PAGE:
The return of the Vietnam comparisons is partially a question of personnel. Of President George W. Bush's top advisers, only Secretary of State Colin Powell had served in the conflict and represented the most cautious strain of Republican foreign policy. Among the current president's advisers there is Richard Holbrooke, the special representative to Afghanistan and Pakistan, who was a Foreign Service officer in Saigon, and National Security Adviser Jim Jones, who served as a platoon and company commander in Vietnam. Defense Secretary Robert Gates was an Air Force intelligence officer during the Vietnam War, though he was not stationed there. And, while Secretary of State Hillary Clinton could not serve in Vietnam, her opposition to the war caused her break with her Republican roots.

Perhaps the most important personal Vietnam legacy belongs to the man who almost had Clinton's job: Sen. John Kerry, the chair of the Senate Foreign Relations Committee, a decorated Vietnam veteran who spoke out against the war upon his return from combat. Kerry has been holding a series of hearings questioning the underpinnings of American strategy in Afghanistan. At the outset of one, he departed from his prepared remarks to describe his own past:

I recall full well in 1964 and 1965 being one of those troops who responded to the call to augment our presence in Vietnam, and there was this constant refrain from President Johnson and from General Westmoreland, you know, 'Give us more troops. We just need X more and we'll get the job done.' But, in fact, some of the core assumptions were not being examined about the domino theory, about the nature of the civil war and the structure.

Kerry is determined not to repeat the mistakes of the 1960s, and Holbrooke, too, knows well what happens when a war goes awry. A recent profile in The New Yorker reports a 1967 memo Holbrooke wrote as a State Department staffer under Johnson, arguing the war was a lost cause that could only be ended with massive escalation or a policy of de-escalation, Vietnamization, and negotiation. Holbrooke now struggles not to fall into his old bosses' bad habits.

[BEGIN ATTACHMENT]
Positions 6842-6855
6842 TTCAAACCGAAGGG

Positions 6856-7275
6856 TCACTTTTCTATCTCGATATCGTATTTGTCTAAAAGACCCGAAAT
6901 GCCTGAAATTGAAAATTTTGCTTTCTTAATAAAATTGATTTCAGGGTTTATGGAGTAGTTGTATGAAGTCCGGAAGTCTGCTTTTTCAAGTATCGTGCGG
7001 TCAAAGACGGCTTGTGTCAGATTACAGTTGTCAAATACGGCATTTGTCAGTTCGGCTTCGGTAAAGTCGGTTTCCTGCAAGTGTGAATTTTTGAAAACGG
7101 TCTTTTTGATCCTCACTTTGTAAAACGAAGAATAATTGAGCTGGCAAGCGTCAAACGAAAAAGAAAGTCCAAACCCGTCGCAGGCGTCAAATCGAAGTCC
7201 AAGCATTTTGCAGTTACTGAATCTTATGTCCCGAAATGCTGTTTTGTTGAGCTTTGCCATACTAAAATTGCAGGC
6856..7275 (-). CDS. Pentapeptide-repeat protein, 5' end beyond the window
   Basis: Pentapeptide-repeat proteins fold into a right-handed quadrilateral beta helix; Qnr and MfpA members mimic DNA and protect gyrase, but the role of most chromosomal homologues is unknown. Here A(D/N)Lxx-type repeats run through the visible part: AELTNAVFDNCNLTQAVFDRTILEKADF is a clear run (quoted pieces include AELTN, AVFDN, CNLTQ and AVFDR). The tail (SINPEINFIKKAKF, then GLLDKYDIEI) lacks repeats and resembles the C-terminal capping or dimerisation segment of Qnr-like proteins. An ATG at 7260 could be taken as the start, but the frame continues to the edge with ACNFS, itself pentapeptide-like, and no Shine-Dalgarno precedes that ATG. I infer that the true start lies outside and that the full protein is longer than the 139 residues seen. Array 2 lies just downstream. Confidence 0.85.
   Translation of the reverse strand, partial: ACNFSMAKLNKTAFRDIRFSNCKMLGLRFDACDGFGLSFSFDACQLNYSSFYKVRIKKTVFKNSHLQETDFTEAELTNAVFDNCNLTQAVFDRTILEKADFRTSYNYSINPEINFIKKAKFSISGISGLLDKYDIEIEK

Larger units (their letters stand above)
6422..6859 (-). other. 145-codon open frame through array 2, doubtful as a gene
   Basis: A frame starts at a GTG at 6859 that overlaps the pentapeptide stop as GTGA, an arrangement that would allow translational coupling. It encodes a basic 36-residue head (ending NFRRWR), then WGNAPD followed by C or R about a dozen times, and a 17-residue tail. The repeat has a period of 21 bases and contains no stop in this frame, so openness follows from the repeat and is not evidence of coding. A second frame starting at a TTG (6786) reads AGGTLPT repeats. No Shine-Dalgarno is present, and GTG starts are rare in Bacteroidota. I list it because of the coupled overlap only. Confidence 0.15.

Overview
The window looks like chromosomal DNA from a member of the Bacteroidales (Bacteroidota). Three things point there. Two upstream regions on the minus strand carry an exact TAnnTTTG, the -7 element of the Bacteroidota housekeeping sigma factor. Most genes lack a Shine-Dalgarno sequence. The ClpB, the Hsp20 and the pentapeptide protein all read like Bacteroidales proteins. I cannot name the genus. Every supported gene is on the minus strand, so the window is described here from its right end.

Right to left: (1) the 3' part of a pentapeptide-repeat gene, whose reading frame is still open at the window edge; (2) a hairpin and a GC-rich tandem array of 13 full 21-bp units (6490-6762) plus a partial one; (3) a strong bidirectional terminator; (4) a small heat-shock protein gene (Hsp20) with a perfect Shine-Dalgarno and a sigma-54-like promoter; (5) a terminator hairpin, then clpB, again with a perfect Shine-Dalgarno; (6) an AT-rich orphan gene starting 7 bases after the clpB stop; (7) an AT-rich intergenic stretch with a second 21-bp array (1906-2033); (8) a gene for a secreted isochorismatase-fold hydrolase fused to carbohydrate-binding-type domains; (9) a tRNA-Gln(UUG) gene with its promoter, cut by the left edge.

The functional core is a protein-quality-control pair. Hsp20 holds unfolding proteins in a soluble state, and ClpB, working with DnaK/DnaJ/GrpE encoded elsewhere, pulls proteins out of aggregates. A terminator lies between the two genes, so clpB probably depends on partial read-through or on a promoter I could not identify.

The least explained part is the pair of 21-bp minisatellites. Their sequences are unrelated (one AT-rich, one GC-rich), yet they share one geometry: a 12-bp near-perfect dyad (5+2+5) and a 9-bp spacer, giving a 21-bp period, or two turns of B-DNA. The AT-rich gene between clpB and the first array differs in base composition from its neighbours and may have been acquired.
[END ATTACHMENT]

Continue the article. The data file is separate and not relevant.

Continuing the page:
For our current president, who explicitly promised to leave behind the tumultuous political legacy of the 1960s and was only 14 years old when the Vietnam War ended, the Afghanistan/Vietnam comparison means additional headaches. He is already likened to Johnson, who decided that domestic success was worth delaying hard decisions on Vietnam and lost his presidency as a result. Obama, facing an enormous economic crisis and launching a transformative domestic-policy agenda, loathes the idea of a political battle within his party about an inherited war but is determined not to repeat Johnson's mistake.

Afghanistan is not Vietnam, though the Afghan government's crisis of legitimacy mirrors that of America's client government in South Vietnam. U.S. military forces are better prepared for the dynamics of this conflict than they were for Vietnam: Our understanding of the conflict is more realistic, U.S. presence remains relatively popular among the Afghans, and we have international support.